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Romans 8:1

KJV There is therefore now no condemnation to them which are in Christ Jesus, who walk not after the flesh, but after the Spirit.

TR ουδεν αρα νυν κατακριμα τοις εν χριστω ιησου μη κατα σαρκα περιπατουσιν αλλα κατα πνευμα

ASV There is therefore now no condemnation to them that are in Christ Jesus.

WH ουδεν αρα νυν κατακριμα τοις εν χριστω ιησου

Does the inclusion or exclusion of the phrase "who walk not after the flesh, but after the Spirit" effect the meaning of this verse or the larger argument Paul was making. A Student's Guide to New Testament Textual Variants notes that the phrase also appears in verse 4.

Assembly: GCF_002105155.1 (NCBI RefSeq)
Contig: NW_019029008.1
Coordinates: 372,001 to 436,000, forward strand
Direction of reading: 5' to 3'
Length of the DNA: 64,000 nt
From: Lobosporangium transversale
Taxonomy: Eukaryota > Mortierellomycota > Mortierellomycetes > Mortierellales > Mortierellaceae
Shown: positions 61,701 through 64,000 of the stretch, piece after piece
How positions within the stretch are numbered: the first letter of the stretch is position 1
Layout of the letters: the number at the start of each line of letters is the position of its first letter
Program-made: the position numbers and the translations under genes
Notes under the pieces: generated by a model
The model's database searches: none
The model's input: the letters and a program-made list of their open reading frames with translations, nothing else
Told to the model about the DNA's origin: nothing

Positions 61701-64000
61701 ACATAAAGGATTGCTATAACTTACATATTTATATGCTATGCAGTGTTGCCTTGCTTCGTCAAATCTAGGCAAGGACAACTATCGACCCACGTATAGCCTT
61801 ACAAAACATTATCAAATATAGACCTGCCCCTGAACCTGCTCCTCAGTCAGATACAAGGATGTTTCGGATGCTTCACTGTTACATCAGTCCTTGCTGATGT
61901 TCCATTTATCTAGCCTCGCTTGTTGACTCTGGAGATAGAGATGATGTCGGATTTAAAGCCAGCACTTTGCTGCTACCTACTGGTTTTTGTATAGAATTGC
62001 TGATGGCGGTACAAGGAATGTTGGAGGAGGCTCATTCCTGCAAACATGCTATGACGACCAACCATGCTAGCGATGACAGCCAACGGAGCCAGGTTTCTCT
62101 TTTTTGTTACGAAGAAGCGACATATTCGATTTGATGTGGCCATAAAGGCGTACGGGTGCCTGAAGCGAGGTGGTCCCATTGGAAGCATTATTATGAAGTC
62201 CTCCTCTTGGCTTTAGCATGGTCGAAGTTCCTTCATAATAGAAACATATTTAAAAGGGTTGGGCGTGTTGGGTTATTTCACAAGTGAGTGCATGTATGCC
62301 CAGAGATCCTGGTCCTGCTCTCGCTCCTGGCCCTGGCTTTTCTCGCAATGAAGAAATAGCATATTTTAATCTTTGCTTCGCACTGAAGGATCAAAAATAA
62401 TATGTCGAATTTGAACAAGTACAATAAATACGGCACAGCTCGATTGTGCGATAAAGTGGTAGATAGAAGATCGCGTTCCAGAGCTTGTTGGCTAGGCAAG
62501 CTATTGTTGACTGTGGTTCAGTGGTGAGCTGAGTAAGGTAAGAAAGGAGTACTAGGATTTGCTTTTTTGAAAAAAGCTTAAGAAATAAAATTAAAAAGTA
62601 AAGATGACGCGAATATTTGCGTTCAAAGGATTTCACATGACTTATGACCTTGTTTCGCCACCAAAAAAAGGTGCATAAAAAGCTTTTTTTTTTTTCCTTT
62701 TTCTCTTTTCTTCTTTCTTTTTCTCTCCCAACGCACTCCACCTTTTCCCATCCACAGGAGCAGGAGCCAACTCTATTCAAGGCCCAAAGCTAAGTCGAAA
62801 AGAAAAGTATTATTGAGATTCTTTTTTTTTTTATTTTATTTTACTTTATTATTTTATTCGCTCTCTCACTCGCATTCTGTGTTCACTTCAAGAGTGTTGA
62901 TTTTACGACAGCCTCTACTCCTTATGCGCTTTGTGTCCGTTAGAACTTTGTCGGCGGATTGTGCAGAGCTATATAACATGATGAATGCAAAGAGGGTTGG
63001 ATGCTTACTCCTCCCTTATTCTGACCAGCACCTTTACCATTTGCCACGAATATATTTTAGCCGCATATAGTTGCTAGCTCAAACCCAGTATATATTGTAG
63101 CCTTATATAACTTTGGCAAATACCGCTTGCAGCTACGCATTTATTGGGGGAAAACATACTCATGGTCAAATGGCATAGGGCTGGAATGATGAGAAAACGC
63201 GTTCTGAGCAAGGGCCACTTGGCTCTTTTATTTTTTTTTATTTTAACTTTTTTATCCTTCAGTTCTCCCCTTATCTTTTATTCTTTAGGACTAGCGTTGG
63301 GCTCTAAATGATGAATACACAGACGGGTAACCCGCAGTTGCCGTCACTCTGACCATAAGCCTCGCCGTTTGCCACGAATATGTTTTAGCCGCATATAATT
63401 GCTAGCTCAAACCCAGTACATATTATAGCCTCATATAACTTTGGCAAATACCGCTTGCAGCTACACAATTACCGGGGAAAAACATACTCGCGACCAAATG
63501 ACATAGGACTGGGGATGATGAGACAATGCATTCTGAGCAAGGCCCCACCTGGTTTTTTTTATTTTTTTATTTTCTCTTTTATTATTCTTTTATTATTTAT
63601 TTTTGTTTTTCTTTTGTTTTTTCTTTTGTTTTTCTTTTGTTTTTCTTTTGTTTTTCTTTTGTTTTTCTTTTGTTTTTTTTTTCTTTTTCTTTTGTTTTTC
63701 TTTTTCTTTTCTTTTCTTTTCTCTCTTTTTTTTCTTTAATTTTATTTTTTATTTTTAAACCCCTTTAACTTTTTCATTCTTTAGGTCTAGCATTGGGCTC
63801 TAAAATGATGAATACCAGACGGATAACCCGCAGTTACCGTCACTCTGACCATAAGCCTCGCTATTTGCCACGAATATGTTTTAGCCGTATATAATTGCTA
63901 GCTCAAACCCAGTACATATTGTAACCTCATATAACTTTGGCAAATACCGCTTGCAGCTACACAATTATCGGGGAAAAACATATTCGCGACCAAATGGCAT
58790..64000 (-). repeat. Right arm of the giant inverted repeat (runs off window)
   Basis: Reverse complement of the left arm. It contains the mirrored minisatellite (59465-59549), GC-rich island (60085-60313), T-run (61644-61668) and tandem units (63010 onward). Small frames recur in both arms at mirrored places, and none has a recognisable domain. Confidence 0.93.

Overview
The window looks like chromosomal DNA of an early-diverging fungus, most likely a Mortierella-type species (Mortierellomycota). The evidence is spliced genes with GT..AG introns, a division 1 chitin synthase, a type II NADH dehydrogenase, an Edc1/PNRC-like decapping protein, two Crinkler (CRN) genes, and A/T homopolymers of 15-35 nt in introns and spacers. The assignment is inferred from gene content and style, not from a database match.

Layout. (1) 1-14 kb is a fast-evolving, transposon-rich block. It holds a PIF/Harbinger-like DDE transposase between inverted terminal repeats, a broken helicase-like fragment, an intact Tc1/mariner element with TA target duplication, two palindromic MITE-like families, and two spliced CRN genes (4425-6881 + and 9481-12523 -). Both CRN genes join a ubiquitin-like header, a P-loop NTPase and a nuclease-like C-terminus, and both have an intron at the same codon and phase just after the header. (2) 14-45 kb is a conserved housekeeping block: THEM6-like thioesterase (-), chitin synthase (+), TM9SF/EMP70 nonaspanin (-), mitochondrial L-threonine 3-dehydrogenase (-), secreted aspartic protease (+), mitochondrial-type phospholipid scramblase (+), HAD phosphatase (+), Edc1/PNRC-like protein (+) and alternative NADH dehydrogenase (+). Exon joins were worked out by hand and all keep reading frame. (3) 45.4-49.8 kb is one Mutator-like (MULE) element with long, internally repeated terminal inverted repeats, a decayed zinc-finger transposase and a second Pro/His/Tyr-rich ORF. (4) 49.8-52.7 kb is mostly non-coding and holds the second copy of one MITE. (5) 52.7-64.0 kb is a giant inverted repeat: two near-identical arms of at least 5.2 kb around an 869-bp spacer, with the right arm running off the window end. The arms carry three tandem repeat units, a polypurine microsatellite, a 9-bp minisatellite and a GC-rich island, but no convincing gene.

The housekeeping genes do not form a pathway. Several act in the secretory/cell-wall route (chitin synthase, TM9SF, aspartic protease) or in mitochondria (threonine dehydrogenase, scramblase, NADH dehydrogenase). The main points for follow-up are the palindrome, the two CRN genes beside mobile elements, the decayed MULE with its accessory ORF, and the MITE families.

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The textual variant concerning Romans 8:1 really doesn't have much effect on the subject matter that is discussed by Paul. We could remove verses 1 and 4 without missing the point Paul is trying to make. (from Romans 7:7 thru. 8:26) But, this introduces us to a much larger problem: “This type of practice is evident in far to many chapters in the bible.” Translators (over the centuries) have added and/or subtracted from the writings of the bible and these changes have supported many erroneous doctrines. We could add or subtract (as little one word) from a scripture and change its meaning and/or application! In Matthew 28:19 this seems to be just what happened: “Therefore go and make disciples of all nations, baptizing them in the name of the Father and of the Son and the Holy Spirit” (NIV) yet, Acts 2:38, 8:12, 8:16 and 19:5 all seem to state that Christians of the first century were baptized in only the name of Jesus! Several ancient manuscripts do not include Matthew 28:19. So, if this verse was added by a translator who believed in the trinity, the consequences of messing with the scriptures (for whatever reason) has misled millions!

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